Skin Diver Online HomeEnter our Email Contest
  • FIND|
  • 2000-06 Grand Cayman Then and Now
    by Paul Tzimoulis
    Grand Cayman has changed
    dramatically during the 40 years that I have been visiting this Mecca of scuba diving.
    The three things I remember most about my first visit to the island are the airfare, mosquitoes and crystal clear water. In those early days, the Cayman islanders were desperate to attract tourism, and BWIA Airlines was offering a round-trip ticket from Miami to Grand Cayman for $59. This fit my budget just fine. I was staying at a beach hotel where each sunset seemed to attract a voracious horde of mosquitoes that had never tasted a soft skinned tourist before. To me, this was no problem since every Caribbean Island seemed to have its share of these pesky devils. Yet, what struck me the most was the incredibly clear water that awaited just off the beach and led to what were then undiscovered reefs and wrecks.

    Today the cheap seats and mosquitoes are gone, but the crystal clear water is as sparkling as ever. Grand Cayman’s tourism popularity, combined with extremely fast jet service, has helped make the island a huge success and created the highest standard of living among any island in the Caribbean. Years ago, the government established “mosquito control” and today there is hardly a bug to be found anywhere along Seven Mile Beach. And the waters have actually improved, too, through the timely implementation of environmental programs and controls.

    In those early days four decades ago, there were less than a handful of resort hotels and only a couple of dive operators. Bob Soto was in George Town, operating a company called Sport Fishing Headquarters—catering to fishermen, scuba divers and snorkelers.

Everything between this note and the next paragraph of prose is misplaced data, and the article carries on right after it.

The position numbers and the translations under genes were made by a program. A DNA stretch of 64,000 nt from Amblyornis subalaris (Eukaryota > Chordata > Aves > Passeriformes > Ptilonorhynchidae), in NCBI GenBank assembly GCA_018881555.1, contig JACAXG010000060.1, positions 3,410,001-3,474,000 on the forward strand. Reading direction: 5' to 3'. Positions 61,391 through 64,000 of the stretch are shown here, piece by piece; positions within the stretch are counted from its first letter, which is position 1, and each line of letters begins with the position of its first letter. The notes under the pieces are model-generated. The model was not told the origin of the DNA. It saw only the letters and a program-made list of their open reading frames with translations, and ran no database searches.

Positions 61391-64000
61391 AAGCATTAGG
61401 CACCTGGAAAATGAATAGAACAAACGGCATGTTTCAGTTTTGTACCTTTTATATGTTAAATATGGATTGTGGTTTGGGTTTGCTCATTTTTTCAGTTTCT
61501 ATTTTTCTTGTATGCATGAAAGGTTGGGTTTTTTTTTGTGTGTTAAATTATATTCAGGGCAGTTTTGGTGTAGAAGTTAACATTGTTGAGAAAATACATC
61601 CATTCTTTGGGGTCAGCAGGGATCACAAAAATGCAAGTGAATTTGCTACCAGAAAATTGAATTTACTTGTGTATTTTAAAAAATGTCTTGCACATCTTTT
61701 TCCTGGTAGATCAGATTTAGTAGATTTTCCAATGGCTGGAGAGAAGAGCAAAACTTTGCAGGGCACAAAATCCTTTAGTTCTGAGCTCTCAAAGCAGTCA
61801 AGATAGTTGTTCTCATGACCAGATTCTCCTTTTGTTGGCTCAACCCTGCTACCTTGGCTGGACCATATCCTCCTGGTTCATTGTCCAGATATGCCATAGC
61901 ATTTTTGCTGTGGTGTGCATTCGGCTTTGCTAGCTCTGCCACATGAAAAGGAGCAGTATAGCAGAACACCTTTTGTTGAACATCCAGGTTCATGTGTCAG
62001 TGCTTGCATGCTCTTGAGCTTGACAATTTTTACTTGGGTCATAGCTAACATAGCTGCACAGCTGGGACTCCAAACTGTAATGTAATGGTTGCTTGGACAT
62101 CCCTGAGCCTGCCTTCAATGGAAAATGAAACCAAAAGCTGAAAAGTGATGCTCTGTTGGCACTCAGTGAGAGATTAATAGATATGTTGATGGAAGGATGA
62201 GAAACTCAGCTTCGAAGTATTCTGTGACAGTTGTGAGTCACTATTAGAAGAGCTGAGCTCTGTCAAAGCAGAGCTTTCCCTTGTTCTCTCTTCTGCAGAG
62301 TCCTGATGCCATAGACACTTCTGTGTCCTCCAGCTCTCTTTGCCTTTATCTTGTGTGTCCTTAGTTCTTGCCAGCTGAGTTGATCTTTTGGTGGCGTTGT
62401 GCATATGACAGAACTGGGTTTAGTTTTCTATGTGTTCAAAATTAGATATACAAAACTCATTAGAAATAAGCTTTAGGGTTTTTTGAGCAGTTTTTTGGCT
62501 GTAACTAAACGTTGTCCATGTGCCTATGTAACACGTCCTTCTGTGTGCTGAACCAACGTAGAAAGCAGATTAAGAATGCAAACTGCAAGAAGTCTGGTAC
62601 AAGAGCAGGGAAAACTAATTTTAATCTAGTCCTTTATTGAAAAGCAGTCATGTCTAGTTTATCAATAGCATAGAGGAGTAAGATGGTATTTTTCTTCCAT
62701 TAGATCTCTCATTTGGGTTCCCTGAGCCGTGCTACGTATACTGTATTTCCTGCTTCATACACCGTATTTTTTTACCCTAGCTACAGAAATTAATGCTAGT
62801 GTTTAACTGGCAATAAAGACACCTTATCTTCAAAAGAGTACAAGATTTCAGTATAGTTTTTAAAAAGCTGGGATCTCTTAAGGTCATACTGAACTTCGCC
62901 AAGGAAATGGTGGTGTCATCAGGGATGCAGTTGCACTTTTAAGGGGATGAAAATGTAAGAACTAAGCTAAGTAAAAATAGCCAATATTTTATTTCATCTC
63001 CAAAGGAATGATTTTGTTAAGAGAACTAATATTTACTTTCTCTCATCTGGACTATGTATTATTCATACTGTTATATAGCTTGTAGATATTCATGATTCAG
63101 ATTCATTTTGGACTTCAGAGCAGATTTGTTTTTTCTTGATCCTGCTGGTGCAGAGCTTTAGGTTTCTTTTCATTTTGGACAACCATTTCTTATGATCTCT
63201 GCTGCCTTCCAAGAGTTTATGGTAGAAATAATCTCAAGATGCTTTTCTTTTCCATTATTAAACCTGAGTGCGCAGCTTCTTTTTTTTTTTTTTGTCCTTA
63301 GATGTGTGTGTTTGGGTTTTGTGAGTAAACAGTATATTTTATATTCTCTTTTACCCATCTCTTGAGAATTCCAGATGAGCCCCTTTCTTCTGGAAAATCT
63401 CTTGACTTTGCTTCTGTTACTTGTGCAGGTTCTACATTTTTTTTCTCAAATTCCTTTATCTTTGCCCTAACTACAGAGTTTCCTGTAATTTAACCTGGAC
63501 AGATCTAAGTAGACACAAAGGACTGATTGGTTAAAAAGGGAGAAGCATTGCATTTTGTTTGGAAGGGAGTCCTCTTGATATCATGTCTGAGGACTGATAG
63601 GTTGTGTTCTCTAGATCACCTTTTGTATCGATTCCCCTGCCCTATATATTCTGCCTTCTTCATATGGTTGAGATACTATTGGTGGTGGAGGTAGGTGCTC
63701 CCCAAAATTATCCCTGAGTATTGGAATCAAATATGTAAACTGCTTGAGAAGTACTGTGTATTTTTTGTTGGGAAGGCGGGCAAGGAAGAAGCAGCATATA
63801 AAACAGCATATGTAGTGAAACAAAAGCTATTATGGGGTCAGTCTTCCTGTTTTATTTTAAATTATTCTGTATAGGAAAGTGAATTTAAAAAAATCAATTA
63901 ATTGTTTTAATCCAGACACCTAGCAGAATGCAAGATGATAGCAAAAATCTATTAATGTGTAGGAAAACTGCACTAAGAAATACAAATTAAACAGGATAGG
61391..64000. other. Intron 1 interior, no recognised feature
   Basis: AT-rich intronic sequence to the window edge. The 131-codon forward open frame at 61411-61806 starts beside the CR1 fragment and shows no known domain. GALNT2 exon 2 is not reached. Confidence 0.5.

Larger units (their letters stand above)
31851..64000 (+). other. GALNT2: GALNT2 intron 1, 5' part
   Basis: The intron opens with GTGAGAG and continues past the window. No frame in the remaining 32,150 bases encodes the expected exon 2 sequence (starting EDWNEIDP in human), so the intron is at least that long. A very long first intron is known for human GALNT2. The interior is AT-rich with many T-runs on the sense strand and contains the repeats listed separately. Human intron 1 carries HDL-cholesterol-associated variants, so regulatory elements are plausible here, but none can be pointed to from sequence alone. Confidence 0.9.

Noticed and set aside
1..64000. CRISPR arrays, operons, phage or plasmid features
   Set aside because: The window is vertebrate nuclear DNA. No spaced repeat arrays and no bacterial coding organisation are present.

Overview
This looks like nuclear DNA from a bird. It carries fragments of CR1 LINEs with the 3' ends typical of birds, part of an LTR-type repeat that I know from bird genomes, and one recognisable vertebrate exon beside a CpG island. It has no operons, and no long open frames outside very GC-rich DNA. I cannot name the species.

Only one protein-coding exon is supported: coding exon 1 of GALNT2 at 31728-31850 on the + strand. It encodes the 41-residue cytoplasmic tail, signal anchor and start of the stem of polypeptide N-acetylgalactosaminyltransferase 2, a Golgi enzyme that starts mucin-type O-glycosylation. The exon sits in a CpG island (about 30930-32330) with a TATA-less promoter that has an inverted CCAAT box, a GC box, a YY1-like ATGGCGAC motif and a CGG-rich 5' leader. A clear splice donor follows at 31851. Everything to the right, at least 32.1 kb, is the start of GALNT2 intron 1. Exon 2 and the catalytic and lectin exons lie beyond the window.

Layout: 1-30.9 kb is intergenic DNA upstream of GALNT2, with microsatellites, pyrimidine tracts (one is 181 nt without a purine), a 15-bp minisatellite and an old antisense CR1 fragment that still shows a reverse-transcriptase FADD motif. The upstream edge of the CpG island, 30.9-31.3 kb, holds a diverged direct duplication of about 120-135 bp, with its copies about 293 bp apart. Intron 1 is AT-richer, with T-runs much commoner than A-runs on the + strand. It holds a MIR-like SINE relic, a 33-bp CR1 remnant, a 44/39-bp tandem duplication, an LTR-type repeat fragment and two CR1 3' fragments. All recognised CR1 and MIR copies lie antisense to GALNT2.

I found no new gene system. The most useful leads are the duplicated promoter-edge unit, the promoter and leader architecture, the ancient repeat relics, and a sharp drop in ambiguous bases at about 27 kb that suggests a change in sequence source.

Tom Hubbell ran a resort diving operation along Seven Mile Beach, taking guests on The Tiki—a 30-foot catamaran rigged with a brigantine sail and a 40 hp motor. You could rent a bicycle for $1 a day. A beachfront room at the Coral Caymanian was $10 a day, meals included. It was paradise!

    The island is now populated with dozens of oceanfront resorts, plus loads of vacation condos where visitors live like kings while they enjoy the natural pleasures of sunshine, white sand beaches, a balmy climate and an enticingly warm, clear ocean. It is still paradise.

    The untold paradox of Grand Cayman is that the marine life is far more plentiful today than it was 40 years ago. The reefs were fresh and beautiful then, but not especially active. Yes, there was the usual collection of small tropical reef fish, but not much more. The only large fish I encountered was a Tarpon at Soto’s Reef and a hogfish that was speared for lunch. Perhaps the absence of big fish activity was the result of heavy local fishing and early divers hunting with spears.

    Nowadays spearfishing is prohibited, and most of the former fishermen now run banks and shopping malls. As a result, the fish population has increased dramatically; divers now encounter more marine life in one dive than you could formerly see in a week. The constant presence of divers (who do not threaten the fish life) in the water has conditioned the marine life to accept them and not run for cover. As a result of this metamorphosis, today’s visitors can leisurely swim among schools of giant Tarpon, play tag with friendly stingrays and swim with the island’s resident population of sea turtles. Grand Cayman has become a fantastic underwater zoo without cages. Divers mingle with the marine life, shooting photos and video instead of spears. This miraculous co-existence has become a booming industry for Grand Cayman, and the island now offers more diving services and more diving experiences than any other island in the world.

    There is no question that the clear seas, healthy coral reefs and teeming fish life is Grand Cayman’s finest legacy. In fact, it has become the Cayman Island’s national treasure. It is hard to predict what Grand Cayman will be like 40 years from now, but I suspect their natural treasures will be as safe and as protected as the crown jewels in London.

    Editor’s note: Paul Tzimoulis first visited Grand Cayman in 1960 and has been a frequent visitor ever since. His first travel feature on this island was a six-page photo essay published in the January 1965 issue of Skin Diver, shortly thereafter he joined the magazine as Associate Editor.